Like Druids and Clerics, I can foresee most of the other spellcasters just being flat-out more interesting than the base Wizard.  Whereas those classes have "spell list + a bunch of cool stuff," Wizards have "spell list + weak, tacked on stuff" and they're much squishier to boot.  Even if I'm right about the Wizard spell list being better (which might be justifiable from a balance perspective), it's a bad solution to the problem.  What if a Wizard player doesn't choose the right mix of spells, or the best spells?  Or, on the other end of the spectrum, what happens when new spells are released and the inevitable power creep ensues?  Hint - Wizards (spellcasters in general) become more effective than martial classes.

I guess the main things I'm taking away from this initial reading is that the designers need to tread carefully, and Wizard traditions should be more comparable to the features that other classes get.  Just like "better armor/weapons" isn't a good way to balance Fighters against classes with more "interesting" features, "better spells" is a bad way to go about balancing Wizards with other classes (albeit for somewhat different reasons).


  1. You might want to take another look at the Scholarly wizard. For one, you learn more spells automatically. Not a huge deal, but especially in a game with low access to spells, it can be very useful. And I wouldn't knock the added versatility of more spells prepared. Even if you have the same number of spells per day, the Wizard's spell list has tons of options, and having more spells prepared means you can be ready for anything.

    But the REALLY big benefit of playing a Scholarly Wizard is in the rituals. Normally, you can only use a ritual version of a spell that you have prepared... but the Scholarly Wizard can use the ritual version of ANY spell in their spellbook. Ritual spells have no extra cost other than higher casting times, so a Scholarly Wizard has unparalleled versatility. Figure out the baseline spells that you'll want to prepare every day, then fill the rest of your spellbook with every single ritual-ready spell you can. It may take ten minutes to cast most of them, but your ability to pull out any spell needed for a given situation (assuming you have time to cast it) will be a pretty huge bonus.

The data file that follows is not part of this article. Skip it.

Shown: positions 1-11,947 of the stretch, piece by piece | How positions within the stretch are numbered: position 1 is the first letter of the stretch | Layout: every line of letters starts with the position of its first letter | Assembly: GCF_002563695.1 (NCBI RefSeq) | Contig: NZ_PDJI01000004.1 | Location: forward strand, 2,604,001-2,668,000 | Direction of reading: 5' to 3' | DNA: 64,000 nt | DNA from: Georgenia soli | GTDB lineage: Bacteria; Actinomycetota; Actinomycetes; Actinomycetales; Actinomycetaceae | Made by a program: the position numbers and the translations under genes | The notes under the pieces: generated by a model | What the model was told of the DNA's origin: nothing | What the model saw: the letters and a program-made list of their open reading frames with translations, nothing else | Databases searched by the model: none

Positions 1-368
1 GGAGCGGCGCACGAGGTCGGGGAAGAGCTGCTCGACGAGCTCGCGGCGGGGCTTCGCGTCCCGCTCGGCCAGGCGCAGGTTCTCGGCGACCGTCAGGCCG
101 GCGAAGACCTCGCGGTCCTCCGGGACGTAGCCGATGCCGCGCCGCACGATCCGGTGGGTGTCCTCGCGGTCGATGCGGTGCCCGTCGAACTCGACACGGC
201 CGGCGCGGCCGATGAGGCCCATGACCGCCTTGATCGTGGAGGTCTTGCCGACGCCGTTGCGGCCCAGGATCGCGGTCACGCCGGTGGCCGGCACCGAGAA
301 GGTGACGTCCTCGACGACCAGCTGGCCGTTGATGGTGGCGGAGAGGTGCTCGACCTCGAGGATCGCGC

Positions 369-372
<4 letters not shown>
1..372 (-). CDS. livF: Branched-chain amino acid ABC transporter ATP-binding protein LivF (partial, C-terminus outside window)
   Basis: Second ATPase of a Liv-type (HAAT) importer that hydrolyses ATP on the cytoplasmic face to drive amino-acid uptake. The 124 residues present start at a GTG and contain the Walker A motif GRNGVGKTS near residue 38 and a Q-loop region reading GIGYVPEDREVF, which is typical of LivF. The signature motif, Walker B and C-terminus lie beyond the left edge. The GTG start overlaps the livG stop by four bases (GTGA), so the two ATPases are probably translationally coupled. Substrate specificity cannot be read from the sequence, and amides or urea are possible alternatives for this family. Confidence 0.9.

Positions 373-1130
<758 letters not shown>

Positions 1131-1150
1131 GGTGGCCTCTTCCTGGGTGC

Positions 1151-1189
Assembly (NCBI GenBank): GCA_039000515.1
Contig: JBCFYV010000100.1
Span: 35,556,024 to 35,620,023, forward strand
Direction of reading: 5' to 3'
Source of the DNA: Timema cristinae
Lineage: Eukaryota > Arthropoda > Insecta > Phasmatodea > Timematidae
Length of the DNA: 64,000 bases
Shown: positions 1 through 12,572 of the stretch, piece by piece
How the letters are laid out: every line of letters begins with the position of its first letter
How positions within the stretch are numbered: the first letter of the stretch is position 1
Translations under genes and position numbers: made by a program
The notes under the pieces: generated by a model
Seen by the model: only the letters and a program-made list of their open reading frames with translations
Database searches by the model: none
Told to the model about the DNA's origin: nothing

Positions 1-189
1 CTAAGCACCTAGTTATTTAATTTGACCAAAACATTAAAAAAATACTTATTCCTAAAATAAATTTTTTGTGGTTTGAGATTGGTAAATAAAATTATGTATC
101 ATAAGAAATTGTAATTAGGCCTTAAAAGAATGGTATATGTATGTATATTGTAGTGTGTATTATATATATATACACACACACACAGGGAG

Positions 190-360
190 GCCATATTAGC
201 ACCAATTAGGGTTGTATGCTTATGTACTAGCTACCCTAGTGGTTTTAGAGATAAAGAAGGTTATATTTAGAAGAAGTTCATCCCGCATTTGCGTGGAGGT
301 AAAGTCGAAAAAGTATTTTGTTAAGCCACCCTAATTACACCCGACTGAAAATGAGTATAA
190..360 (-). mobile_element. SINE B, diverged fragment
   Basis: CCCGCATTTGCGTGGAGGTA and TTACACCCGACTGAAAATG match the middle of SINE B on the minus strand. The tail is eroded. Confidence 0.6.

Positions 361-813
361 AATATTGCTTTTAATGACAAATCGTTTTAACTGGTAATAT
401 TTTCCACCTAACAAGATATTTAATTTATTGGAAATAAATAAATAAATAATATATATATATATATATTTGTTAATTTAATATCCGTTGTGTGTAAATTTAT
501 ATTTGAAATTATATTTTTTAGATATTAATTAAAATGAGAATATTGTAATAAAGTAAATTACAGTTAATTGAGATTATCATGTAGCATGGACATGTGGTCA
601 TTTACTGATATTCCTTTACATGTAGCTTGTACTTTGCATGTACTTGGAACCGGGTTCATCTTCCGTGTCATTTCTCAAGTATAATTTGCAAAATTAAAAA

1. Hmm, to be honest I hadn't really looked too closely at the Ritual rules; that does bump Scholarly Wizards up a bit.

      As for having low access to spells, perhaps I missed something, but I'd assumed Next would handle spell acquisition in much the same way as other editions (besides 4E) did; if you found an enemy spellbook, or a scroll, you could try to copy the spell into your own spellbook. So while Scholarly Wizards learned more spells naturally as they leveled, nothing would stop Wizards from other traditions from going spellbook hunting to "catch up."

      Admittedly I've always preferred having a handful of "signature spells," which is why I would have preferred the Sorcerer in 3.5, if he wasn't such a slow learner. And why I didn't mind the "limitations" of the 4E Wizard. Writing down a huge list of spells that I might use once or twice just never appealed much to me, so maybe I'm a little biased against a Scholarly-style Wizard ;)

  2. I've actually tried out the Illusionist Wizard and found it far weaker than the Scholarly Wizard. Not because of the features themselves - you're right in saying the Illusionist class features are very powerful - but because as the spell list currently stands, there just aren't very many illusions to use them with, and many of those (like Blur and Invisibility) don't benefit from the class feature because they don't use a saving throw.